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He used an argument about fear of debt to advocate for the unpopular state-owned enterprise (SOE) sales.
In a speech to an Auckland Chamber of Commerce and Massey University lunch he challenged opponents of the SOE floats that will begin this year to say how they would fund their capital programmes.
The sale of up to 49% of four energy companies and Air New Zealand is estimated to raise between $5 billion and $7 billion which will be used for the capital works programme.
"Our political opponents need to honestly explain to New Zealanders why it would be better to borrow this $5 to $ 7 billion from overseas lenders at a time when the world is awash with debt and consequent risks."
The Government was spending and borrowing more than it could afford into the future. So it made sense to reorganise its assets and redeploy capital to priority areas without having to borrow more.
"Most nights on television, we see the consequences of countries in Europe and elsewhere borrowing too much. We don't want that for New Zealand."
Prime Minister John Key will spell out the Government's thinking on public sector reform in a speech next month but more job cuts and mergers of agencies are a given.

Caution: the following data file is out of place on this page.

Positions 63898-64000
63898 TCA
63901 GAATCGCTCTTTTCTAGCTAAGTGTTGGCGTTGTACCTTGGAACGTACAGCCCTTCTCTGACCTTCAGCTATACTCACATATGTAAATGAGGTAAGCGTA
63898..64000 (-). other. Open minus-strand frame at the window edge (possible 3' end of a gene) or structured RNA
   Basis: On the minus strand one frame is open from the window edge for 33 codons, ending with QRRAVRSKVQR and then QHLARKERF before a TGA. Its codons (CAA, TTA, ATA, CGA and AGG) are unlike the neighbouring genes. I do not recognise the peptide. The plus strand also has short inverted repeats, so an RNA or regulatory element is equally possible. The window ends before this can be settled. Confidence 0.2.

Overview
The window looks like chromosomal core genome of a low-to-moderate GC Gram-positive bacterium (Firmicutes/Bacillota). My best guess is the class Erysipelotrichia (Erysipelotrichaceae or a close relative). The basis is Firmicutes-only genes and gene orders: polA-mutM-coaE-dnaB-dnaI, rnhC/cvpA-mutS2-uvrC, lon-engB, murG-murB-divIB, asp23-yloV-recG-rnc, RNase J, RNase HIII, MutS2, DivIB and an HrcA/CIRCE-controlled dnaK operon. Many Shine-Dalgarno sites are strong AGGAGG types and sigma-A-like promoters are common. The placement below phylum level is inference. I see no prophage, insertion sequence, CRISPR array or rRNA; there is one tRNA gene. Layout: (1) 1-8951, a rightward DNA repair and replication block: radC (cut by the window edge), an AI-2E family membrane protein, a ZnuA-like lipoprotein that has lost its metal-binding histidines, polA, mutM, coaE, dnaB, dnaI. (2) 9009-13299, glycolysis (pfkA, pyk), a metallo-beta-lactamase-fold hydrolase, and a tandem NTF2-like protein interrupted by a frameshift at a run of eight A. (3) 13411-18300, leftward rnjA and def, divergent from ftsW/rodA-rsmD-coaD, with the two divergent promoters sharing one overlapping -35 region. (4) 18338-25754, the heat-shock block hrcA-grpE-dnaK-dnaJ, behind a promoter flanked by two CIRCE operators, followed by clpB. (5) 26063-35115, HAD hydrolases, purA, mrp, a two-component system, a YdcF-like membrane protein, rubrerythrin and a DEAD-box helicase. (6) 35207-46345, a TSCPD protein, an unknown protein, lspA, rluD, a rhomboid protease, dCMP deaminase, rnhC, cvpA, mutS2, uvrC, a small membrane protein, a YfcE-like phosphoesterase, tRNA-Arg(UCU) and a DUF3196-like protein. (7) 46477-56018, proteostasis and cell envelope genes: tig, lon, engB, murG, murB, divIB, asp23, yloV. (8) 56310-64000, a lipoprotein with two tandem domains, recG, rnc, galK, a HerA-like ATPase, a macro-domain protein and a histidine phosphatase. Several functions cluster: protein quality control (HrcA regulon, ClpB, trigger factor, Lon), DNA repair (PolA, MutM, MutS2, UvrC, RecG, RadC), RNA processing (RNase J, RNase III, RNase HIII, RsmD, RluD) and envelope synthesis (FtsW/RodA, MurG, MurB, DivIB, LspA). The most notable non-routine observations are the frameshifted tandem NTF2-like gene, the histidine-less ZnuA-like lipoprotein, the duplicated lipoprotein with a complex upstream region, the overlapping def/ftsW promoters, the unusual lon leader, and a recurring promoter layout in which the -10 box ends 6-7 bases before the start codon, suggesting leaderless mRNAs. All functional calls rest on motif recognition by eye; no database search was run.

Mr English said that the Government's commitment to absorb the shock of the global financial crisis on its own balance sheet could not continue.
"We told public sector chief executives to look at their own operations and tell us how they could be improved to deliver better services with little or no new money.
"We gave them time to do that. We're now at that point."
The changes ahead would help general productivity in the economy.
The public sector made up about a quarter of the real economy "and it has been a drag on overall productivity".
Referring to social welfare reform which will apply tougher work tests on sole parents and address youth employment, Mr English said the Government would move quickly to get reforms under way.
He said it was staggering that around one in eight New Zealanders aged 18 to 64 was on a benefit and about half of them had spent at five of the past 10 years on a benefit.
"That's not only bad for the beneficiaries and their children, it's a waste for society and taxpayers."